The two most common perspectives on Reinforcement learning (RL) are optimization and dynamic programming. Methods that compute the gradients of the non-differentiable expected reward objective, such as the REINFORCE trick are commonly grouped into the optimization perspective, whereas methods that employ TD-learning or Q-learning are dynamic programming methods. While these methods have shown considerable success in recent years, these methods are still quite challenging to apply to new problems. In contrast deep supervised learning has been extremely successful and we may hence ask: Can we use supervised learning to perform RL?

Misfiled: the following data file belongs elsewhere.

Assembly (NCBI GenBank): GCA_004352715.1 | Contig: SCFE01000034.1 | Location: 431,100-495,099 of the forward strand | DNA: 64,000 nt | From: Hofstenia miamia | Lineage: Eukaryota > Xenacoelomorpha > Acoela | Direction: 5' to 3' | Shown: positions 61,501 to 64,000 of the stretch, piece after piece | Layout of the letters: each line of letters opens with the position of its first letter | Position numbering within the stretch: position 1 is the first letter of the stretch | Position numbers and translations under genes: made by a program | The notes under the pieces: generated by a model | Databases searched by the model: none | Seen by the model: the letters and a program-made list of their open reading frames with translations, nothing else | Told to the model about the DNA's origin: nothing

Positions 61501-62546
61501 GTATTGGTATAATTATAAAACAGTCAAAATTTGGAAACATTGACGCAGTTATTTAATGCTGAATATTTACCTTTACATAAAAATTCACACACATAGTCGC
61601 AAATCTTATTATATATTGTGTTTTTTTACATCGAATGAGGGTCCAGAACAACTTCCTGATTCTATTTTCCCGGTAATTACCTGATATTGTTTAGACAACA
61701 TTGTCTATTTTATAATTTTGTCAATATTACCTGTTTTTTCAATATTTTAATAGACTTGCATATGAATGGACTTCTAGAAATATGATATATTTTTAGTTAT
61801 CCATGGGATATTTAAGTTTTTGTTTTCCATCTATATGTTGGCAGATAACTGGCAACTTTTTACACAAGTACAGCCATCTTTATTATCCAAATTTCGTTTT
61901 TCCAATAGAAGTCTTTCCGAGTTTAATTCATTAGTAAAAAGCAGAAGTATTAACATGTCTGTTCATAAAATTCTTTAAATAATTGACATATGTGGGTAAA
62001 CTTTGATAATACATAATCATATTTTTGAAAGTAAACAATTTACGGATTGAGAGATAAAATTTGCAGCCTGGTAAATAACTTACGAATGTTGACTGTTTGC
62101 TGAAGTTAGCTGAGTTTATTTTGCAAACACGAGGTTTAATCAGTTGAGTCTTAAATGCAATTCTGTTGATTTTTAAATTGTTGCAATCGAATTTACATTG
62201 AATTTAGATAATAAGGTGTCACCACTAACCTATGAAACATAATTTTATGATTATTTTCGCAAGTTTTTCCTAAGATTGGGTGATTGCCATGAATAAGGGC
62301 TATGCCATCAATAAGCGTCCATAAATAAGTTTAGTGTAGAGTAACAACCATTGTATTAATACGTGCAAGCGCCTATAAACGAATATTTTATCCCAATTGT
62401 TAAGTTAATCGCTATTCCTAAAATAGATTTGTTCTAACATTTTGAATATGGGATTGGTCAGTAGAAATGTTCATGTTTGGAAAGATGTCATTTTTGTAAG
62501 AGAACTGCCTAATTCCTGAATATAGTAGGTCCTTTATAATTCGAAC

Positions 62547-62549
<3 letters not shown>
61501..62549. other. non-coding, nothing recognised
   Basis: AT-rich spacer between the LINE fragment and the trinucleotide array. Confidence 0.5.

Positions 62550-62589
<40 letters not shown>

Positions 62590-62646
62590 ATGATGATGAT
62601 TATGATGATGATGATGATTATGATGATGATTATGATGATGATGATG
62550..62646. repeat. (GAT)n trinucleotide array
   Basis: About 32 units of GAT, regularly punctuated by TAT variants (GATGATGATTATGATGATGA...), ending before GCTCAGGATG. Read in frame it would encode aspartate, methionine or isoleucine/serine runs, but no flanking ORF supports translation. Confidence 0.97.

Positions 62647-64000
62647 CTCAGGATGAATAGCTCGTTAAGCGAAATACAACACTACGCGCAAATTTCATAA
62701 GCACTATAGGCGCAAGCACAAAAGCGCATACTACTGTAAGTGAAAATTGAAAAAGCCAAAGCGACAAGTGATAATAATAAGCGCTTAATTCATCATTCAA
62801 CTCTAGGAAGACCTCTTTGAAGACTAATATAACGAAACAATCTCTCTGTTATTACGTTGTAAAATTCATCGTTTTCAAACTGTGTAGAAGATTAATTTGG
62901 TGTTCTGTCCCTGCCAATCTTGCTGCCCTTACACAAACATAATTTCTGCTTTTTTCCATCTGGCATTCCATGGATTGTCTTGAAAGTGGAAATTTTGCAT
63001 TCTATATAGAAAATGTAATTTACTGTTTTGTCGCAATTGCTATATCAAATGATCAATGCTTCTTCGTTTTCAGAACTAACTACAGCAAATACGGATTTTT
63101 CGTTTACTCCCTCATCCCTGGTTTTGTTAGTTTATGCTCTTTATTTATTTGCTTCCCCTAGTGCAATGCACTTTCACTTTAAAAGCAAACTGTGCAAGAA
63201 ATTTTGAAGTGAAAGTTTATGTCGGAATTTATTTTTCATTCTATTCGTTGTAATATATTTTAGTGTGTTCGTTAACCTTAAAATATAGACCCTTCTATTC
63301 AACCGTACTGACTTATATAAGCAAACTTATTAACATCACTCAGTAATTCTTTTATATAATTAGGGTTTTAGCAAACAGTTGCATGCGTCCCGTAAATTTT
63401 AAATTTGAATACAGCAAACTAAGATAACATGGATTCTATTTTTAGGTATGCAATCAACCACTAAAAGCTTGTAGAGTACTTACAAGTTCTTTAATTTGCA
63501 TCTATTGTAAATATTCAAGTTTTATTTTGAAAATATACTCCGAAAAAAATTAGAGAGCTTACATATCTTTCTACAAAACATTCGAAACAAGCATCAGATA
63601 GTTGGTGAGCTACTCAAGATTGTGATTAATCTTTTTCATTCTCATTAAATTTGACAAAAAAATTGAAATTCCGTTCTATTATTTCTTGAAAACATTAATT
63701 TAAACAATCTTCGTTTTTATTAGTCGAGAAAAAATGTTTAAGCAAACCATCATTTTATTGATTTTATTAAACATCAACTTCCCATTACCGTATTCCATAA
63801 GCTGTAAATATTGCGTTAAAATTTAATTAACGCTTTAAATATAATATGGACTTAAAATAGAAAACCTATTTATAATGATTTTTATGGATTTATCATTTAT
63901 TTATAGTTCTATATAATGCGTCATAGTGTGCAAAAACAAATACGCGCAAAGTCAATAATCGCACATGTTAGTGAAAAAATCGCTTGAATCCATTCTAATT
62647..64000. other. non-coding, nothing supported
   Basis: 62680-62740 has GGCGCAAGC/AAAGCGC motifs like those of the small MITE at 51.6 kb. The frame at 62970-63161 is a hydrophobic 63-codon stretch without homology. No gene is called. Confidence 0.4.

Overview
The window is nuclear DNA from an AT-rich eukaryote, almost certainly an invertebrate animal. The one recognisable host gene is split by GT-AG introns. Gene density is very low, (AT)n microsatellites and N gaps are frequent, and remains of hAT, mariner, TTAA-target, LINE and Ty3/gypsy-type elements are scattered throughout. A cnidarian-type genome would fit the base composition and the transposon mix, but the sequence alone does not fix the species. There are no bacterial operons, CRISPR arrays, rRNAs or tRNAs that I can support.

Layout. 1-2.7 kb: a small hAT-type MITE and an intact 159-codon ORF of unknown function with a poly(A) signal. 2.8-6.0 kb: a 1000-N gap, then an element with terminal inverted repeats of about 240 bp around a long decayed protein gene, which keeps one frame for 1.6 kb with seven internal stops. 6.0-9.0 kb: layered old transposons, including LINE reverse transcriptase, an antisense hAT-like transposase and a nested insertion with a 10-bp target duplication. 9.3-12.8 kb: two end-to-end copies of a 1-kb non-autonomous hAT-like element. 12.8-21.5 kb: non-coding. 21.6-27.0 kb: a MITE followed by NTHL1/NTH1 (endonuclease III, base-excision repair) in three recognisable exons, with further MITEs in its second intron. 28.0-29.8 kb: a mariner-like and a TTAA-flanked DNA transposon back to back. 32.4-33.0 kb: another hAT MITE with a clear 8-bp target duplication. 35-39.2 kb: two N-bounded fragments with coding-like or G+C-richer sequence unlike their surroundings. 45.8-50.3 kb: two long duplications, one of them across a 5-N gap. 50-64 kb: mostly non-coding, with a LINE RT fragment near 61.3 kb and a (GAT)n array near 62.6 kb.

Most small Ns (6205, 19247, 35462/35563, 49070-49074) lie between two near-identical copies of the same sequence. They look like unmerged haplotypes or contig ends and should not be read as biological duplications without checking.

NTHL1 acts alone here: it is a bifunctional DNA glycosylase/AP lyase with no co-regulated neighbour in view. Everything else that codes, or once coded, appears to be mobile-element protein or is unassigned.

In this blog post we discuss a mental model for RL, based on the idea that RL can be viewed as doing supervised learning on the “good data”. What makes RL challenging is that, unless you’re doing imitation learning, actually acquiring that “good data” is quite challenging. Therefore, RL might be viewed as a joint optimization problem over both the policy and the data. Seen from this supervised learning perspective, many RL algorithms can be viewed as alternating between finding good data and doing supervised learning on that data. It turns out that finding “good data” is much easier in the multi-task setting, or settings that can be converted to a different problem for which obtaining “good data” is easy. In fact, we will discuss how techniques such as hindsight relabeling and inverse RL can be viewed as optimizing data.